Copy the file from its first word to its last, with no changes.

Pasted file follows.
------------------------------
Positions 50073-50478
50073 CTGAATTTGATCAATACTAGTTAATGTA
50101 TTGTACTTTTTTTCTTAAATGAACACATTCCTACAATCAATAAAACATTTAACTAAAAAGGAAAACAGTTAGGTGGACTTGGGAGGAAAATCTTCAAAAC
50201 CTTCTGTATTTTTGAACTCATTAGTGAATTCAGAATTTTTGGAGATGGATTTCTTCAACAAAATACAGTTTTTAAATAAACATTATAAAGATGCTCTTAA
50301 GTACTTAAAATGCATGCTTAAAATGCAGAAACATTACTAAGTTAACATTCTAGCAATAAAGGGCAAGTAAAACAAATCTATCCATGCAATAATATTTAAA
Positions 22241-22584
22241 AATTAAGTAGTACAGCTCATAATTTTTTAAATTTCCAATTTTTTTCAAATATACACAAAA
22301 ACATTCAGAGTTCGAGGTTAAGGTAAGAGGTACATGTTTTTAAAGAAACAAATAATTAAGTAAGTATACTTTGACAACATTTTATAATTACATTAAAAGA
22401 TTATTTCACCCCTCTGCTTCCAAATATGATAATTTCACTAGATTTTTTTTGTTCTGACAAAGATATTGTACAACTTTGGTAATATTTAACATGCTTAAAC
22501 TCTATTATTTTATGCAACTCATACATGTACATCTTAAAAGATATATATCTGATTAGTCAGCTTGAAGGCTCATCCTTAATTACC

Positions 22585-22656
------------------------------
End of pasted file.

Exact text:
Positions 50073-50478
50073 CTGAATTTGATCAATACTAGTTAATGTA
50101 TTGTACTTTTTTTCTTAAATGAACACATTCCTACAATCAATAAAACATTTAACTAAAAAGGAAAACAGTTAGGTGGACTTGGGAGGAAAATCTTCAAAAC
50201 CTTCTGTATTTTTGAACTCATTAGTGAATTCAGAATTTTTGGAGATGGATTTCTTCAACAAAATACAGTTTTTAAATAAACATTATAAAGATGCTCTTAA
50301 GTACTTAAAATGCATGCTTAAAATGCAGAAACATTACTAAGTTAACATTCTAGCAATAAAGGGCAAGTAAAACAAATCTATCCATGCAATAATATTTAAA
Positions 22241-22584
22241 AATTAAGTAGTACAGCTCATAATTTTTTAAATTTCCAATTTTTTTCAAATATACACAAAA
22301 ACATTCAGAGTTCGAGGTTAAGGTAAGAGGTACATGTTTTTAAAGAAACAAATAATTAAGTAAGTATACTTTGACAACATTTTATAATTACATTAAAAGA
22401 TTATTTCACCCCTCTGCTTCCAAATATGATAATTTCACTAGATTTTTTTTGTTCTGACAAAGATATTGTACAACTTTGGTAATATTTAACATGCTTAAAC
22501 TCTATTATTTTATGCAACTCATACATGTACATCTTAAAAGATATATATCTGATTAGTCAGCTTGAAGGCTCATCCTTAATTACC

Positions 22585-22656